Astronomers have spotted a Neptune-sized planet with a rather unexpected feature—a comet-like tail that trails for millions of miles. Nothing quite like it has ever been seen before.

The exoplanet, GJ 436b, is located approximately 33.1 light-years away and in orbit around the red dwarf,Gliese 436. At 2.5% the luminosity of our Sun, this star cannot be seen from Earth, but its x-rays are causing a very strange phenomenon on GJ 436b—a giant comet-like cloud of hydrogen that’s bleeding out into space.

Artist’s impression of GJ 436b at the beginning of its transit.

Observations from the Hubble Space Telescope and the Chandra Observatory show a transit signature that’s deeper and longer in the optical spectrum, leading astronomers from the University of Warwick and the University of Geneva in Switzerland to conclude that this cloud is both enveloping and trailing the exoplanet. The results of their work can now be found at the science journal Nature.

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Estimates place the size of the hydrogen cloud head at about 1.8 million miles (3 million km) across, while the length of the tail could be as long as 9.3 million miles (15 km) long.

Here’s how study co-author Peter Wheatley described the finding in a statement:

What we can see is a large cloud of hydrogen gas absorbing the light from a red dwarf star as its exoplanet, GJ 436b, passes in front. The cloud is created as of result of x-rays emitted from the red dwarf burning off GJ 436b’s upper atmosphere.The cloud forms a comet-like tail as a result of ultraviolet light coming from the star pushing on the hydrogen and causing it to spiral outwards. Around 1,000 metric tonnes of hydrogen are being burnt off from GJ 436b’s atmosphere every second; which equates to only 0.1% of its total mass every billion years. The same process is likely to be much stronger on other exoplanets, where the entire atmosphere could be removed or evaporated to destruction.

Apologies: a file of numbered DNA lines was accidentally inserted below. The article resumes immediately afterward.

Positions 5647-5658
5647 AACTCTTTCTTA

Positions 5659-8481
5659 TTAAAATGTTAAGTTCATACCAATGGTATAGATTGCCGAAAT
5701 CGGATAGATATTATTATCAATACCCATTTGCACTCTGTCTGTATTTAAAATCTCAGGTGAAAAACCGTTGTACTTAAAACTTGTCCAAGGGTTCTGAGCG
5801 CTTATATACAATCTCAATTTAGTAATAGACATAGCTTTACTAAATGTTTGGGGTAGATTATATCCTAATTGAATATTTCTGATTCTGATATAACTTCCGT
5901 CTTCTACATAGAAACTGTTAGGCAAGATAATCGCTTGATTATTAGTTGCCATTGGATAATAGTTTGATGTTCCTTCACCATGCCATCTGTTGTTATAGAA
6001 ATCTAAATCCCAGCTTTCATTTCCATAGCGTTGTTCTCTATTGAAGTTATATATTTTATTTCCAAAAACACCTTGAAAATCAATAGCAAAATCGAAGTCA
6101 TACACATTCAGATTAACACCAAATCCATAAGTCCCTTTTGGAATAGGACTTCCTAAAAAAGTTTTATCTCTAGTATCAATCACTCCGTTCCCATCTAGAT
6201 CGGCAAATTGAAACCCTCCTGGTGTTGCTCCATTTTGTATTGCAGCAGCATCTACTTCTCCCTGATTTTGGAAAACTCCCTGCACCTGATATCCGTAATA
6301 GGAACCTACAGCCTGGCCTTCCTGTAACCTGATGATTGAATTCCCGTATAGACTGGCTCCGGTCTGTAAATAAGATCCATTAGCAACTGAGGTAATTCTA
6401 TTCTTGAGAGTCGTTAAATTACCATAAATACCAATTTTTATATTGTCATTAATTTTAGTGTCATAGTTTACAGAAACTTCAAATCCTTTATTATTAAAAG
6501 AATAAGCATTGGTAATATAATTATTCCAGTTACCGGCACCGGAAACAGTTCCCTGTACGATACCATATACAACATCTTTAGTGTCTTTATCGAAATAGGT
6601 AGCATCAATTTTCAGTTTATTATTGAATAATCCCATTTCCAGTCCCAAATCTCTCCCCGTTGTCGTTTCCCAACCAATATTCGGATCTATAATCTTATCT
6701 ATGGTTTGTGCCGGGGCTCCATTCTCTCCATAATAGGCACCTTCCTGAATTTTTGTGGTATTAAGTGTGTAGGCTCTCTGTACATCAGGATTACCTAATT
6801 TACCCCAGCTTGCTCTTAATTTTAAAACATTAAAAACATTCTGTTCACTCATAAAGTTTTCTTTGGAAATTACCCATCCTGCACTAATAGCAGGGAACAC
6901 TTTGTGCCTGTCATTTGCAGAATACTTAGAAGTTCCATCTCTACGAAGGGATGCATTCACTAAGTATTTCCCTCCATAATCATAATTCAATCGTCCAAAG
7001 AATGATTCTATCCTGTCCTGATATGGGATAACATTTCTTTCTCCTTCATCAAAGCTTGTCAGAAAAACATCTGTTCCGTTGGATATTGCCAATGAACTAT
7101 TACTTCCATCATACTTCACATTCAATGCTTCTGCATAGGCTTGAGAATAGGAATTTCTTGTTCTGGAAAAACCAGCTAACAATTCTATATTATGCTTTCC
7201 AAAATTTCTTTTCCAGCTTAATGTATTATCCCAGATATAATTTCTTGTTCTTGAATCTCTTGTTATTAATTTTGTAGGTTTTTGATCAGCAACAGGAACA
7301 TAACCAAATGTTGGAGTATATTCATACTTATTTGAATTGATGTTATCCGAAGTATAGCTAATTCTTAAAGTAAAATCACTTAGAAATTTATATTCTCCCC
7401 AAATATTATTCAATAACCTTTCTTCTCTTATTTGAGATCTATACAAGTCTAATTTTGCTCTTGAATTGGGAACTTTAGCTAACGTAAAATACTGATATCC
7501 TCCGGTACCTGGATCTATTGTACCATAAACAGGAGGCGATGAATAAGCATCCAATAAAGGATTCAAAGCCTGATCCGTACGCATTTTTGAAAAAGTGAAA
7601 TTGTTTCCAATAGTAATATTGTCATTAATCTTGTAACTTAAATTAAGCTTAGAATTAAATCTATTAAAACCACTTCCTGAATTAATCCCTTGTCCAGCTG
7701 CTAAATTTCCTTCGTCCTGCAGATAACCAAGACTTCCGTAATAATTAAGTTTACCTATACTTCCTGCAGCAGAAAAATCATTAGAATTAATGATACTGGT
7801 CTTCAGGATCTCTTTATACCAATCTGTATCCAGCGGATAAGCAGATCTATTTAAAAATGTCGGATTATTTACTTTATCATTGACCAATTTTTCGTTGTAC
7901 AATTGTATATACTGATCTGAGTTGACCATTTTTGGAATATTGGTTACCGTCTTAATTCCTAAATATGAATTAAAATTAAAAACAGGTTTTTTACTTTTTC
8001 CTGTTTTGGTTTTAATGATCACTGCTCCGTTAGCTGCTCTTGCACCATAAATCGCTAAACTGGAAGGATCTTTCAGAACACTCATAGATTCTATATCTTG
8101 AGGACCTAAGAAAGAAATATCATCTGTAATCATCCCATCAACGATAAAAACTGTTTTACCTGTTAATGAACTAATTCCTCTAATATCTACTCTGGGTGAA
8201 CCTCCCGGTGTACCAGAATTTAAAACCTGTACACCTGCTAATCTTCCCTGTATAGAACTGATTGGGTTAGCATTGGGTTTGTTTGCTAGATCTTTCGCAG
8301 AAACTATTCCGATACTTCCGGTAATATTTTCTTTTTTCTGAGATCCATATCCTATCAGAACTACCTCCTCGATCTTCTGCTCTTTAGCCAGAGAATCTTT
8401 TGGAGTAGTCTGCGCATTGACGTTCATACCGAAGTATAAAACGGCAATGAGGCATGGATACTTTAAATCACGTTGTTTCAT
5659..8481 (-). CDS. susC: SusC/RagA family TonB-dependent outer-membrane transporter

The study shows that exoplanets that orbit closely to their parent stars may lose some fraction of their atmospheres on account of the extreme irradiation.

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Previous studies have suggested that other gas giants might be experiencing similar effects, but this is the first planet for which a comet-like tail has been confidently detected.

Read the entire study at Nature: “A giant comet-like cloud of hydrogen escaping the warm Neptune-mass exoplanet GJ 436b”.

[Via Space]


Contact the author at george@io9.com and @dvorsky. Top illustration by Mark Garlick/University of Warwick. Bottom illustration credit: D. Ehrenreich / V. Bourrier (Université de Genève) / A. Gracia Berná (Universität Bern).